CANADA FX DEBT-C$ strengthens as oil rallies; investors look to Fed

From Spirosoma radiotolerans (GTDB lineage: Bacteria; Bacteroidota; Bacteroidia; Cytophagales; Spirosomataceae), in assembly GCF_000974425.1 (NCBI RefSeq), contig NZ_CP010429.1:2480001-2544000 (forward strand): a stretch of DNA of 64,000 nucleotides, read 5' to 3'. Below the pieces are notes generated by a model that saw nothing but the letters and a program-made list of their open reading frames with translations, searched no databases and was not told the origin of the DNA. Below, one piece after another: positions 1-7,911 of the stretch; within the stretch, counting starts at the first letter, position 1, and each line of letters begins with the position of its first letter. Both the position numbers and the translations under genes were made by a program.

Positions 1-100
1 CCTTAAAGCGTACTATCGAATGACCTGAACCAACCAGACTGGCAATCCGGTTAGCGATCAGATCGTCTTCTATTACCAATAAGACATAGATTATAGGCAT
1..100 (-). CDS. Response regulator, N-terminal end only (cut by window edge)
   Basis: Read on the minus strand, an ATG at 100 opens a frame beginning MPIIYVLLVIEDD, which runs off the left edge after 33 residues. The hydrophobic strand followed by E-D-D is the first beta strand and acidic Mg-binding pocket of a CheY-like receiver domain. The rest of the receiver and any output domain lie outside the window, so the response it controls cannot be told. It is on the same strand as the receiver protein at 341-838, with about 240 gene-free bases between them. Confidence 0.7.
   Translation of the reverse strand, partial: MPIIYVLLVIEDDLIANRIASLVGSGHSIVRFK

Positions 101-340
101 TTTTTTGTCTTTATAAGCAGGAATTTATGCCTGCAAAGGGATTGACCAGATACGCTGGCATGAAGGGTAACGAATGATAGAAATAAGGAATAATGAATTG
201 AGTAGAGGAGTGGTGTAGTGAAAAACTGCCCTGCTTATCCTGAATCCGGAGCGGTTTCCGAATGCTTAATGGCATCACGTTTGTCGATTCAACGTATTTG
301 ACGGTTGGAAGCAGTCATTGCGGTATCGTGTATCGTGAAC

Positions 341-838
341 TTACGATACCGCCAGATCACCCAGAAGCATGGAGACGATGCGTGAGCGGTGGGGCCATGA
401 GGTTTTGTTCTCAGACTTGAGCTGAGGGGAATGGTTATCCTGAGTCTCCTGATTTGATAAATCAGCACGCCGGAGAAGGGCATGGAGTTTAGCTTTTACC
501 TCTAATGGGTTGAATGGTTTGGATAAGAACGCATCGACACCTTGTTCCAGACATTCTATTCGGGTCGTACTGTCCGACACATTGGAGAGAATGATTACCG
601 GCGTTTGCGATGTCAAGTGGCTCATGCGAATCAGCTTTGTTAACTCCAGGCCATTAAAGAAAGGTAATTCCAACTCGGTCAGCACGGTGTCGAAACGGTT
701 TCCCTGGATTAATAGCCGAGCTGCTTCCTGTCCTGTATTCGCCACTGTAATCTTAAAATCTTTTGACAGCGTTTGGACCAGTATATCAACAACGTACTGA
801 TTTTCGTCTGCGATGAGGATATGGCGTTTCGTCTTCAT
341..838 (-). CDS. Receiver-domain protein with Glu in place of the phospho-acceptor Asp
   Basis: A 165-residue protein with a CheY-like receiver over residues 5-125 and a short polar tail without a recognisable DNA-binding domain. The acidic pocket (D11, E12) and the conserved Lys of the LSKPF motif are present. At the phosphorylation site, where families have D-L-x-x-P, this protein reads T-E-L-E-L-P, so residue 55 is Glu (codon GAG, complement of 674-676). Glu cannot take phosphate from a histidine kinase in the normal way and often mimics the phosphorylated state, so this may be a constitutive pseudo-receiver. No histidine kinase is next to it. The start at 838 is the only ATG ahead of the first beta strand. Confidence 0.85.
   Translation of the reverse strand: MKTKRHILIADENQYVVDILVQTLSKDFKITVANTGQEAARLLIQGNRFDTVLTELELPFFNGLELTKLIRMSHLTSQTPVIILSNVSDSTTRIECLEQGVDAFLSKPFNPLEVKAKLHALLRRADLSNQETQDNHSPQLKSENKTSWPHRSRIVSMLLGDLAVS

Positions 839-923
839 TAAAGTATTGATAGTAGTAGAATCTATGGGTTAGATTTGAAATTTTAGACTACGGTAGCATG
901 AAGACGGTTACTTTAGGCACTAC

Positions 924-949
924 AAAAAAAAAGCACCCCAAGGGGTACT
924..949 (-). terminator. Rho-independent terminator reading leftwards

* Canadian dollar at C$1.2640, or 79.11 U.S. cents * Bond prices mixed across steeper maturity curve (Adds Poloz comments, quotes, updates prices) By Fergal Smith and Leah Schnurr TORONTO/OTTAWA, April 26 (Reuters) - The Canadian dollar strengthened modestly against the greenback on Tuesday as oil prices rose, but the loonie stuck to a tight range as investors looked ahead to a rate decision from the Federal Reserve. Weaker-than-expected U.S. data also weighed on the U.S. currency, to the benefit of the Canadian dollar. Investors were betting that the Fed will strike a dovish tone in its policy statement to be released on Wednesday, but the uncertainty around the announcement kept moves in the Canadian dollar muted. "It's tough to figure out what exactly their reaction function is right now. They were more dovish than we thought at the prior meeting," said Benjamin Reitzes, senior economist at BMO Capital Markets. The Canadian dollar saw little reaction to comments from Bank of Canada Governor Stephen Poloz that it would take another significant economic shock for the central bank to consider cutting rates again. Reitzes said that had been built in to market expectations after the bank earlier this month upgraded its economic forecasts and brought forward when it expects the output gap to close. "That really wouldn't be consistent with a continued easing bias," said Reitzes. The implied probability of a Bank of Canada rate hike this year has increased to 24 percent from near zero before stronger-than-expected retail sales data on Friday, overnight index swaps (OIS) showed. At the start of March, the OIS market had implied a more than 50 percent chance of a cut. In midday trading, the Canadian dollar was at C$1.2628 to the greenback, or 79.19 U.S. cents, stronger than Monday's close of C$1.2686, or 78.83 U.S. cents. The loonie has rallied 16 percent since falling to a 12-year low in January. Oil prices rose, boosted by a weaker dollar and by expectations that demand could grow quickly enough to match supply this year. U.S. crude prices were up $1.33 at $43.97 a barrel. Canadian government bond prices were lower across the maturity curve, with the two-year price down half a Canadian cent to yield 0.702 percent and the new benchmark 10-year falling 26 Canadian cents to yield 1.573 percent. (Editing by Chris Reese)
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